event model, easy handling of CGI parameters and a library
  of common web application tasks (e.g. error checking in
  form submissions and subsequent re-population). We are
  very excited about this technology and believe it to be one
  of the most important additions.
* JSP support? We would like feedback on this. It is fairly
  easy to add, but we really believe XMLC offers so many
  benefits. However, to support all skills and methodologies
  we are considering including it.
* Better NT support - the ability to run Enhydra as a NT
* XMLC is extended to compile generic XML. [Useful for
  implementing an XML protocol].
Enhydra v3.0
Now this is where things get really interesting. To truly be an
alternative to commercial application servers like BEA Weblogic
or IBM WebSphere, is is clear that we must be in a position to
leverage standard Java components to quickly build web applications.
To date, we at Lutris have partnered Enhydra as a server running
the presentation logic talking to an EJB server running some of the
business logic. While this works well, there are some circumstances
where it is more convenient to package this up into one easy to
manage server. We are thus actively working with other EJB projects
to provide a complete EJB v1.1 engine bundled with Enhydra. An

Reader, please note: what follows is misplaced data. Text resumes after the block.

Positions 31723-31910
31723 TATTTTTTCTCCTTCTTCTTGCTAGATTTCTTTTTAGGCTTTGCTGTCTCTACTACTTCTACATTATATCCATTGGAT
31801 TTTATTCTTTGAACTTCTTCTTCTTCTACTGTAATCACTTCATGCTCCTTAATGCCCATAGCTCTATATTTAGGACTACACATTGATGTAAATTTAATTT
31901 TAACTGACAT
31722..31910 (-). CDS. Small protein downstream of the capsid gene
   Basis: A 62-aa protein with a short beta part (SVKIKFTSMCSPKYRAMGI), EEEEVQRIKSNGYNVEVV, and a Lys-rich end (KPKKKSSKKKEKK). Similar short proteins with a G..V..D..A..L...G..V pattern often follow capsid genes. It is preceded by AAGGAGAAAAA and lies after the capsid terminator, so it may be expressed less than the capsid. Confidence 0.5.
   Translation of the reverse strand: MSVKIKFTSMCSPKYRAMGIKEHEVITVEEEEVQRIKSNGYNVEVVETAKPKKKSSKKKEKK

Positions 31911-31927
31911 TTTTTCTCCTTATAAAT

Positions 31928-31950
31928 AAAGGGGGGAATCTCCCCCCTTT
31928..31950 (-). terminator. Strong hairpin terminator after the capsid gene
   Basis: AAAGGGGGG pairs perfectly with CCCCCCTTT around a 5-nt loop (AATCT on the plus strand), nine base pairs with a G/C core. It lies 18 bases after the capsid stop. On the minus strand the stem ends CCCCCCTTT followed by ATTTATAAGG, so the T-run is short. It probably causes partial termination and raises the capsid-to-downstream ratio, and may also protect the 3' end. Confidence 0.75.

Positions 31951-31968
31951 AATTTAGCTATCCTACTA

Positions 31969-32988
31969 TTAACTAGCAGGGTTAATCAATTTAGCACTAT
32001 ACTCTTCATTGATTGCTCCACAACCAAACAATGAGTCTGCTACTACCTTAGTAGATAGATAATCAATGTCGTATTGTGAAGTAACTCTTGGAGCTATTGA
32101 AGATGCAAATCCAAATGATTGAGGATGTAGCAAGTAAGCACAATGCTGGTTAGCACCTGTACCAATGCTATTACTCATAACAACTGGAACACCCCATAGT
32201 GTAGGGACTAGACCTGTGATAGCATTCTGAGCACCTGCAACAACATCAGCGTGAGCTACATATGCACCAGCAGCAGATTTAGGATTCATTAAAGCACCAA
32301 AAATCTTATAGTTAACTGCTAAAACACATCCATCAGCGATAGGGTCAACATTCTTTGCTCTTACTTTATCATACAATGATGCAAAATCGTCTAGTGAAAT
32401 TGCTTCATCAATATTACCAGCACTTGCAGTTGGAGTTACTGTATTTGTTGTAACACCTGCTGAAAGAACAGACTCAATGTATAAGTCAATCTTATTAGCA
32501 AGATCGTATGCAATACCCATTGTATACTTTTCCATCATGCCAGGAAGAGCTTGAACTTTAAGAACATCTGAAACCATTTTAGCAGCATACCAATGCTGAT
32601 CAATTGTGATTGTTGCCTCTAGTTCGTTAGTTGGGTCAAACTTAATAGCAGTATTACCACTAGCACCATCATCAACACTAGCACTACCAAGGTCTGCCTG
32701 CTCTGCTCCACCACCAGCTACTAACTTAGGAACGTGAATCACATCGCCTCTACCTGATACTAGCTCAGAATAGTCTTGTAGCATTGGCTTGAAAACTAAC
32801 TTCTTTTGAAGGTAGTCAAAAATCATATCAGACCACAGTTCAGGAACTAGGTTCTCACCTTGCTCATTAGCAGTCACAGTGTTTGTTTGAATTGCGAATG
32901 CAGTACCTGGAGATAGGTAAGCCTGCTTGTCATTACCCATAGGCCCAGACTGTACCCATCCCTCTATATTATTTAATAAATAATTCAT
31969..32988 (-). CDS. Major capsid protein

architecture of this initiative will be published soon, but in
a nutshell, the EJB services will optional configured through
a configuration file. This means that Enhydra can still be
configured to have a very small footprint (Embedded devices)
and support current Enhydra applications while offering
the services to support applications with business logic
written as EJBs. The EJB integration is not a pipe dream.
We demonstrated an EJB banking application running on
Enhydra at the LinuxWorld on August 10th. This application,
although a prototype architecture, also used the InstantDB
all Java database to provide persistency. [We would love
InstantDB to become Open Source, hint, hint].
Summary of major features:
* Full EJB v1.1 support.
* JMS implementation.
* DODS tool extended to generate EJB entity beans.
* The servlet 2.2 implementation will also be able to be
  configured as an EJB container giving the ability of
  v2.2 servlets (or Enhydra applications) to be run as EJBs.
* The Admin and Debugging application will be enhanced to
  manage the EJB services, and distributed applications.
  It will also offer a remote control interface leading
  the way to desktop management applications.
* All configuration files as XML.
Please excuse the length of this email. I realize that it
will probably raise more questions than it answers, but we
really would like some feedback. As a professional services
company Lutris has a good deal of insight into the problems
of building web application, and the roadmap mentioned here
is underway, we just want to make sure that we listen to
all comments and suggestions. Also, I have been deliberately
vague on actual release dates. With no outside help we will
have Enhydra v3.0 (full EJB) out in early Q1 2000, but with
just a little help... The other releases will be this year.
Many thanks and I look forward to your feedback...
 Paul Morgan (CTO Lutris Technologies, Inc.)
___________________Paul A Morgan ___________________
  Internet Application Architecture & Technology
Lutris Technologies, Inc.
1200 Pacific Street,          v:(831)471-9753 x207
Suite 200                   f:(831)471-9754
Santa Cruz,                 e:
California 95060            w: